Canada will strive for a more balanced policy regarding the Middle East, including active outreach to the Arab world, the country’s new foreign minister said Wednesday.

“Israel is a friend, it is an ally but for us to be an effective ally we need also to strengthen our relationship with the other legitimate partners in the region,” Stéphane Dion said in an interview hours after being sworn in. “For example, we need to strengthen our relationship with Lebanon and this will help Lebanon but also Israel. To be helpful, you need to strengthen your relationship with the other legitimate partners and that is what we will do.”

Ottawa strives to be more balanced, “more open” and more “efficient” in its foreign policy, he told Radio Canada in a separate interview. Siding with Israel only, as the previous governments under prime minister Stephen Harper did, is ultimately in nobody’s interest, he argued.

“We can say the things Israel wants to hear but to helpful to Israel we also need to be helpful to other states in the region, to Lebanon among others, with which he should establish excellent relations,” he said.

Preventing states surrounding Israel from becoming completely dysfunctional like Syria will ultimately be beneficial to all parties, he indicated.

Ottawa will strive to become an honest broker in the Middle East and seek to avoid turning Israel into a partisan issue, Dion said.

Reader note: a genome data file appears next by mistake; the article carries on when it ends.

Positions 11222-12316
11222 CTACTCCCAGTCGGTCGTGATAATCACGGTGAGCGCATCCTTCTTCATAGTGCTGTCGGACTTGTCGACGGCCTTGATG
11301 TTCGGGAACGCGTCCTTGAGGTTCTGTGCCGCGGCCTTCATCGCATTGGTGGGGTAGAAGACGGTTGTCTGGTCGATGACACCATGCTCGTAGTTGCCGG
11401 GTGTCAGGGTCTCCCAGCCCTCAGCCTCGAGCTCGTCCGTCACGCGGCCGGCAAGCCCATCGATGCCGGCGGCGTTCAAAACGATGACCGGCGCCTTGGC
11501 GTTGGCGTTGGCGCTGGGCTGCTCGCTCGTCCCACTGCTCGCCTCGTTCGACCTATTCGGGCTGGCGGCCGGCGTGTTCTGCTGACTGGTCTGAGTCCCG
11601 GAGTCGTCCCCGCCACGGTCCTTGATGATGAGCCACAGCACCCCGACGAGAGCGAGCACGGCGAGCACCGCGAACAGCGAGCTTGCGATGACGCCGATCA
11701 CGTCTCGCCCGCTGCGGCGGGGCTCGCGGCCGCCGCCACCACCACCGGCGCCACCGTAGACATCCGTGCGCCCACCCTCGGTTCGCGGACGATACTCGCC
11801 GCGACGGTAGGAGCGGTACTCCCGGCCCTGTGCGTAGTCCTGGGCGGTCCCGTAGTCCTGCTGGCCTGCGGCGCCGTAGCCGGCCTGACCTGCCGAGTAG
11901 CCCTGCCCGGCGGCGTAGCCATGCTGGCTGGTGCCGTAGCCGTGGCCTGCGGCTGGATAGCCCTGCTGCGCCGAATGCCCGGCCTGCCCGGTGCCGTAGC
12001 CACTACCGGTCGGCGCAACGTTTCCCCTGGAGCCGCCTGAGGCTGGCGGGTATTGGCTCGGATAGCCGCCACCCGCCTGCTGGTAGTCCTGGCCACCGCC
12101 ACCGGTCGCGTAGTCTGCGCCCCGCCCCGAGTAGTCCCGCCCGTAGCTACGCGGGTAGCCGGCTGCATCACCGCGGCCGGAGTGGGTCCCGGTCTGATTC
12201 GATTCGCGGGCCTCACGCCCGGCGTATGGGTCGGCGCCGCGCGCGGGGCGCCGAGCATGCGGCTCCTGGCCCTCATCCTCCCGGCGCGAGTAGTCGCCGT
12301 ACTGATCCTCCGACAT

Canadian Prime Minister-designate Justin Trudeau arrives to give a press conference after winning the general election, October 20, 2015. (AFP Photo/Nicholas Kamm)

Canadian Prime Minister-designate Justin Trudeau arrives to give a press conference after winning the general election, October 20, 2015. (AFP Photo/Nicholas Kamm)

On October 19, the Liberal Party under Justin Trudeau won the national elections, replacing Harper’s Conservatives, who had ruled the country for nearly a decade. The various Harper administrations were among Israel’s staunchest supporters on the international stage. Trudeau is considered a friend of Israel as well, but widely expected to adopt a more balanced approach to the Israeli-Palestinian conflict, not shying away, for instance, from criticizing Jerusalem’s settlement policies.

In a telephone conversation between Trudeau and Prime Minister Benjamin Netanyahu last week, the new Canadian leader “explained there would be a shift in tone, but said Canada would continue to be a friend of Israel’s,” Trudeau’s spokesperson said.

Dion, a veteran politician whose previous roles included head of the opposition and environment minister, is known as sympathetic to the Jewish state.

“On Israel, Dion is indeed a friend,” said Gerald Steinberg, a political science professor at Bar-Ilan University and longtime observer of Canadian politics. “But he will also be influenced by less friendly voices.”